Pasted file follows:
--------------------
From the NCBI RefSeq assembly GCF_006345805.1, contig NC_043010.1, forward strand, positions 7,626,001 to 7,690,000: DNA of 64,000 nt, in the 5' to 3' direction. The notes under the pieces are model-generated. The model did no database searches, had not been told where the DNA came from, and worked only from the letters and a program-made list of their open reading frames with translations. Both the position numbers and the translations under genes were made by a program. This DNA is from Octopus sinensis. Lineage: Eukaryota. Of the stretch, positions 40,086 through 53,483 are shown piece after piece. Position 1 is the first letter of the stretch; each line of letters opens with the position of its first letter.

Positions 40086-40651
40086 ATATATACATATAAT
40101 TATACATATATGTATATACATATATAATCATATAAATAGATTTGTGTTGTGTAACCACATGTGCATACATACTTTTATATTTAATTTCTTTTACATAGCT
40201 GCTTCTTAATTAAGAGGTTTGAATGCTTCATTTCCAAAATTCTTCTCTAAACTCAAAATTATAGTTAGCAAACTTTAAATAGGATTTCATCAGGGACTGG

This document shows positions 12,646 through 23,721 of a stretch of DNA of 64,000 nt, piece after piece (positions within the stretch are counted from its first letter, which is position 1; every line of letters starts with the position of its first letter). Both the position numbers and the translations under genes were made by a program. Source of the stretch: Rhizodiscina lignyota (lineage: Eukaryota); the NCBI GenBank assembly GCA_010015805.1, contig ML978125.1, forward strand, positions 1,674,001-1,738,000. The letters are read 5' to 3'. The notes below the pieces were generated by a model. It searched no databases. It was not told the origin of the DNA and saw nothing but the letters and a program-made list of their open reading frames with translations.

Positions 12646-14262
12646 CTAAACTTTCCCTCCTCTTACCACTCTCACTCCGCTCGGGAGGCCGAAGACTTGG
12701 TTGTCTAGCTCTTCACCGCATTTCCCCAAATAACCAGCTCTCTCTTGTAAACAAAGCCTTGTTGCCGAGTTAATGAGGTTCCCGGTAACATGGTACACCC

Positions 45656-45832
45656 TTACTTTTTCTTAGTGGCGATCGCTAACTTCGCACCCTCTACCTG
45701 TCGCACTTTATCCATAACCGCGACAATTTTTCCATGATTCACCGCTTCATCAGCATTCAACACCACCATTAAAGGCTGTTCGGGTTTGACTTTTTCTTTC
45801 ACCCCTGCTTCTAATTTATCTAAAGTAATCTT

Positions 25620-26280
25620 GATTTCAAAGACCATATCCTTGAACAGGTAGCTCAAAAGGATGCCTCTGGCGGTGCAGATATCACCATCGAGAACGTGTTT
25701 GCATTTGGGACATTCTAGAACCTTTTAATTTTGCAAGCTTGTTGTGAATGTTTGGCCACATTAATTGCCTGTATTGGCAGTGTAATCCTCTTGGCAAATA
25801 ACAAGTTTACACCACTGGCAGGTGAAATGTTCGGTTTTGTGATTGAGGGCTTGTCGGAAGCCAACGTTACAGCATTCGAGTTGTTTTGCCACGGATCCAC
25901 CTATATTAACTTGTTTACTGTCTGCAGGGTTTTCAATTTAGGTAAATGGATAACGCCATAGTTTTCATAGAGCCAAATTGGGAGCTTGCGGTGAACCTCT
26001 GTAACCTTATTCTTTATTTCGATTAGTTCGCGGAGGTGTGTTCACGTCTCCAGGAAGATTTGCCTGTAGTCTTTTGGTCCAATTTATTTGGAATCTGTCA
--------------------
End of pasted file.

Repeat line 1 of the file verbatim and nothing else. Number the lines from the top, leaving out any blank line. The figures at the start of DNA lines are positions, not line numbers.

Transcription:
From the NCBI RefSeq assembly GCF_006345805.1, contig NC_043010.1, forward strand, positions 7,626,001 to 7,690,000: DNA of 64,000 nt, in the 5' to 3' direction. The notes under the pieces are model-generated. The model did no database searches, had not been told where the DNA came from, and worked only from the letters and a program-made list of their open reading frames with translations. Both the position numbers and the translations under genes were made by a program. This DNA is from Octopus sinensis. Lineage: Eukaryota. Of the stretch, positions 40,086 through 53,483 are shown piece after piece. Position 1 is the first letter of the stretch; each line of letters opens with the position of its first letter.